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Winning with Opium in Afghanistan

Despite considerable effort by the international community in Afghanistan since 2001 to eliminate the Taliban and al Qaeda, the insurgency in the south of the country has gathered momentum at breakneck speed in recent months. Our field research shows that we are not winning the campaign for the hearts and minds of the Afghan people – the Taliban are. Indeed, the international community’s methods of fighting the insurgency and eradicating poppy crops have actually helped the insurgents gain power.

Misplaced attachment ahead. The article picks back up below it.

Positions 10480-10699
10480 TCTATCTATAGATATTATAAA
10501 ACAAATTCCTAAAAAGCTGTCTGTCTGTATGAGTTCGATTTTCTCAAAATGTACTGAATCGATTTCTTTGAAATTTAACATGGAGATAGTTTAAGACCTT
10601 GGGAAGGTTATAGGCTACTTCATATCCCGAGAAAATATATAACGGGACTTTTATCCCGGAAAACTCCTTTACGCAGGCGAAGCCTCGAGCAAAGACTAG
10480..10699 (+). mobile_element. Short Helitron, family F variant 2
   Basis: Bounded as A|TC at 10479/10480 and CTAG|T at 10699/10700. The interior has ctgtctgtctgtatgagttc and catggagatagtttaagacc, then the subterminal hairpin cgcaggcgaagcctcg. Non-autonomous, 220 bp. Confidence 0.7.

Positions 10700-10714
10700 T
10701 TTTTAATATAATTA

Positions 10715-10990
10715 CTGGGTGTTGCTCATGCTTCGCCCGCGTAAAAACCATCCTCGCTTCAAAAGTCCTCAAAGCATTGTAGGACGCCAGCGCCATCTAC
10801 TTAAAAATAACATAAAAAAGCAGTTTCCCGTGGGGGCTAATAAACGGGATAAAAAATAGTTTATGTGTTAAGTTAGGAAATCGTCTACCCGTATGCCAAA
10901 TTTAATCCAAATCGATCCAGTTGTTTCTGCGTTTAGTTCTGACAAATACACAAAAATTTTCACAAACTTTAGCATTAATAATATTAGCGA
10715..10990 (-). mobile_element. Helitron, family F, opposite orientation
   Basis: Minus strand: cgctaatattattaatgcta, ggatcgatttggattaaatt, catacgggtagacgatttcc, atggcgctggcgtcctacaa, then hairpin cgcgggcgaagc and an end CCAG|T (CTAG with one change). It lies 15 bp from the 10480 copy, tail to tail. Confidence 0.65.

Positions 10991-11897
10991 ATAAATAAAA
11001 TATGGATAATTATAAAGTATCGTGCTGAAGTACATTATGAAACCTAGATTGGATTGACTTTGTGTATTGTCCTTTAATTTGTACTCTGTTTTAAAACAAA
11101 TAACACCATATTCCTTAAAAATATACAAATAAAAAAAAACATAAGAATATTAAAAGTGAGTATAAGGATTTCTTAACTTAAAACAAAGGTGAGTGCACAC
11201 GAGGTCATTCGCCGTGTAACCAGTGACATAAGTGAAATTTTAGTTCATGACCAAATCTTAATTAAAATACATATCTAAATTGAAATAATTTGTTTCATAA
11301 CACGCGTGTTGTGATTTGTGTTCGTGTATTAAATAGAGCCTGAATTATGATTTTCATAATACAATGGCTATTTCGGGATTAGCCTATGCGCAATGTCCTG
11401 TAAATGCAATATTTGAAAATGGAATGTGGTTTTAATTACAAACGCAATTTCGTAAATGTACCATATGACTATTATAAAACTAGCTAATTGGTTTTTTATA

The international community has so far pursued policies of destruction, rather than the promised reconstruction. The aggressive United States-led counter-narcotics policy of crop eradication has failed to win the support of Afghans, because it has triggered a chain reaction of poverty and violence in which poor farmers, with their only livelihood destroyed, are unable to feed their families. This has been exacerbated by the failure to provide even the most basic aid and development in the country’s poorest areas.

At the same time, communities have been torn apart as a result of bombing campaigns, which have destroyed the very homes we came to protect. This, in addition to four years of drought, has forced entire families to leave their villages for makeshift internal refugee camps.

You do not win people over by bombing them, but by helping them.